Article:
Five things I hate about Perl

advocacy, let's get to the nitty gritty of 5 things I hate about Perl.
(After brian d foy.)

  1. The difference between list and scalar context is subtle. One bug that bites people too
    often is this (for some value of "people", including me, far too often):

    sub myfunc { return }
    my $scalar = myfunc(); # contains undef

    my %hash = (
    key => 'value',
    key => myfunc(),

    In scalar context, we get undef. But in list context, myfunc returns
    a list of zero elements. Guess which context hash declarations are in…

    Luckily in this case we'll get a "Odd number of elements in hash declaration" warning.
    Perl's warnings are mostly very useful and surprisingly helpful. However:

  2. Some warnings suck. Yes, some of them almost always point out an error (the void context
    error is useful: I usually find it means I've written: my $x => 1 instead of
    my $x = 1) but some are more irritating.

    When was the last time an 'uninitialized' warning had any effect on your code apart from making
    you have to sprinkle $x ||= '' throughout your code? Yet I usually restrain
    myself from adding no warnings 'uninitialized' because maybe one time in a hundred
    there's a genuine bug I need to know about.

    Similarly 'once' warnings sound useful, but in practise are usually because you've
    referred to a magic global that's used plenty of times in the library you want to use.
    For example, from List::Util's documentation,

    my $sum = reduce { $a + $b } @list;

    will warn about $main::a and $main::b being used only once. $a and $b are the canonical
    magical variables, wtf is that about? (mst suggests that these warnings are inhibited
    for sort only, which was their first use case).

  3. Argument passing. Yes, it's really flexible to be able to unpack
    @_ in any way you want but I'd like a proper way of doing it. (And yes,
    there are all kinds of solutions including Devel::Declare, but none are
    standard yet). Oh, and we don't have full destructuring bind, so yes, you can
    do ($x,$y) = ($y,$x) and my ($self, %args)=@_, but not my
    ({foo=>$foo}, [undef,undef,$bar]) = @_

  4. It's a big language, with lots of syntax, several powerful minilanguages, a vast array of
    standard idioms, a large set of standard libs (including various incompatible ways of doing
    similar tasks) and a truly staggering number of 3rd party libs, CPAN, with even more ways of
    doing it. Actually, learning a big language is fine, but the bigness is one of the things
    making Perl difficult to parse. The other is the sheer amount of flexibility that Perl
    gives you to shoot yourself in the foot, change the way the language is parsed etc. Only
    Perl can parse Perl, and usually only after executing part of your code first. Yay for exploits
    on your language-aware text editor!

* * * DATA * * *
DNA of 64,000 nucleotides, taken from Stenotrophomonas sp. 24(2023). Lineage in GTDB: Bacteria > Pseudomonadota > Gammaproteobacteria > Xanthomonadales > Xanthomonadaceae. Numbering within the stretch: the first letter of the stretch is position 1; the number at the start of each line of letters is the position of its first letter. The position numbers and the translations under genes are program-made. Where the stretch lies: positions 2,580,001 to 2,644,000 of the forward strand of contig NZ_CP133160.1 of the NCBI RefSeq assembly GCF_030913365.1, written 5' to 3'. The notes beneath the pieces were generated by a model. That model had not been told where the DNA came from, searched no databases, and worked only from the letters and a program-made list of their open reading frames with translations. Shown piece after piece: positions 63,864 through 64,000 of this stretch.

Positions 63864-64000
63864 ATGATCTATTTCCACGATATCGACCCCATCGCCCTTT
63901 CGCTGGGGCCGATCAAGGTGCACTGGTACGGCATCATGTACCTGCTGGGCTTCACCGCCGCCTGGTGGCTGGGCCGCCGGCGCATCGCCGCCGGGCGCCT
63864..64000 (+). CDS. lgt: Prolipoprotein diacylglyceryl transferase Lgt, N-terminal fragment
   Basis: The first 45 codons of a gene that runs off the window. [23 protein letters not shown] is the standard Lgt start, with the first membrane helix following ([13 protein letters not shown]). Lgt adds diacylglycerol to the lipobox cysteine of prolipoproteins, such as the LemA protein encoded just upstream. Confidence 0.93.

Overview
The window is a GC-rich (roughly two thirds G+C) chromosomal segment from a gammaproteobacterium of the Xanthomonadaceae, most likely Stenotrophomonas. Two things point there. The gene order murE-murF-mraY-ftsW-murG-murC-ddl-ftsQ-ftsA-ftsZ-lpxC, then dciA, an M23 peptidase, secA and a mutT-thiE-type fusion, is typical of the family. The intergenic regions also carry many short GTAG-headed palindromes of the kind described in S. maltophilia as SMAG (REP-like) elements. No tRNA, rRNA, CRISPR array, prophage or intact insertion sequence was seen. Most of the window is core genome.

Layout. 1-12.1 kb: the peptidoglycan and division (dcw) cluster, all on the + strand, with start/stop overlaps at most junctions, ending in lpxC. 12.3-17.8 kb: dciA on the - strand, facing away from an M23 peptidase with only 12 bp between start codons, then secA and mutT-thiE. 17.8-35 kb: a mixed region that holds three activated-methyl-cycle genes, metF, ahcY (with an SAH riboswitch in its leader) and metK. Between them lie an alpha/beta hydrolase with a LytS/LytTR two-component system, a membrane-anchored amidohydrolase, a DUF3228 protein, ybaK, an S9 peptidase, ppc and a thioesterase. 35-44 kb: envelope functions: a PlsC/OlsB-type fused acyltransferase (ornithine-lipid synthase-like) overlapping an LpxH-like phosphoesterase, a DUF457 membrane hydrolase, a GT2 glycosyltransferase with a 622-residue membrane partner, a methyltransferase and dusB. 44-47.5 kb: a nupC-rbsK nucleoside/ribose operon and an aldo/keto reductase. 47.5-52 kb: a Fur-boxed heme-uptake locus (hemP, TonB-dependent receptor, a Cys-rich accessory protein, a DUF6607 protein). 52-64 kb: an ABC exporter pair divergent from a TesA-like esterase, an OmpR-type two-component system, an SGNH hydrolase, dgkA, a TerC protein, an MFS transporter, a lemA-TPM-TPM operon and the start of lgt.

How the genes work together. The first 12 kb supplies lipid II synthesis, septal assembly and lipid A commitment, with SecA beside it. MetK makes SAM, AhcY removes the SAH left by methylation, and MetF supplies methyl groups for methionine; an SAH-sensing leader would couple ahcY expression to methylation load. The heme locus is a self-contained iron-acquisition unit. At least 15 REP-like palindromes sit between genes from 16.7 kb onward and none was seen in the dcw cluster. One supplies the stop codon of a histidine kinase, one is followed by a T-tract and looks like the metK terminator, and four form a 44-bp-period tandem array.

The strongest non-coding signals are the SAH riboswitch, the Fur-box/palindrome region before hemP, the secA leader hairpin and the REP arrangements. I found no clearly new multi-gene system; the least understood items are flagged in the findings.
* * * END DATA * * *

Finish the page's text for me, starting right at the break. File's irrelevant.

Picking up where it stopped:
5. Functional programming isn't easy or elegant. Yes, we have first class
    functions, but things like argument unpacking being ugly make it less
    convenient. Little kludges like the functions passed to map and grep taking
    $_ rather than the usual argument list @_ just add to the fun
    ($_ seems like a special-cased points-free hack, and it's far less
    consistent or common than Haskell's currying)

    I also dislike that regex substitution etc. can't be done as a non-destructive function.

Hmmm, there are probably more things, but those are the main ones. In particular
I don't hate references (yes, they take a little learning, and I'm aware that's a
stumbling block for most learners, but they are quite sensible once you do)
or OO (baroque, but quite capable, and see Moose for a cute modern take on


  1. Dan Kuck says:

    If you don’t mind that it’s more than a year later…

    There is a way to do regex substitution and assignment on the same line and keep your original string intact.

    my $word = “Shitzu”;
    (my $substituted = $word) =~ s/zu//;

    It’s got a face only a mother could love, but it’s one line and by the end you’ve got a before variable and an after variable.

    I agree with everything else.

  2. S says:

    I’m sorry to say this, but you are utterly and completely missing the point of how to program elegantly if the “problems” you have with perl are actually problems for you.

    There are plenty of weird issues with perl, but seriously — you need to go and contemplate how to structure your code properly if you’re still doing $x ||= ” left and right… and being scared because a language is too _big_ is a problem with you, not that language.

  3. osfameron says:

    S. I didn’t say they were “problems”, just things that annoy me :-)

    You refer to my 2nd complaint: it’s true, that one comes up mostly when you’re refactoring legacy CGI scripts, for example just after adding ‘use warnings’. Sure, the warnings point out that I need to clean up the code but, um… I knew that already :D

    On the other issues:

    1) is something junior programmers get confused with all the time. It still bites me once every year or so ;-) I know context is something that we’re supposed to love in Perl, and I /often/ do, but now that I’ve seen things like Haskell’s type inferencing solve similar problems (but more powerfully and consistently) I sometimes find myself hating it.

    3) so annoyed Piers Cawley that he went off to program Ruby for a couple of years until rafl wrote MooseX::Declare…

    4) I suppose is arguably a good thing, but hey, I was being bad-tempered,

    and 5) I stand by: Perl could be designed better for FP (but see my Functional Pe(a)rls talk for some work on that ;-P)

  1. [...] Perl hate, and what to do about it: <tt>AUTOLOAD</tt>Hello worldAboutFive things I hate about PerlMore Countdown: laziness, Scheme, and German frogsSchwartzian transform in HaskellCountdown words [...]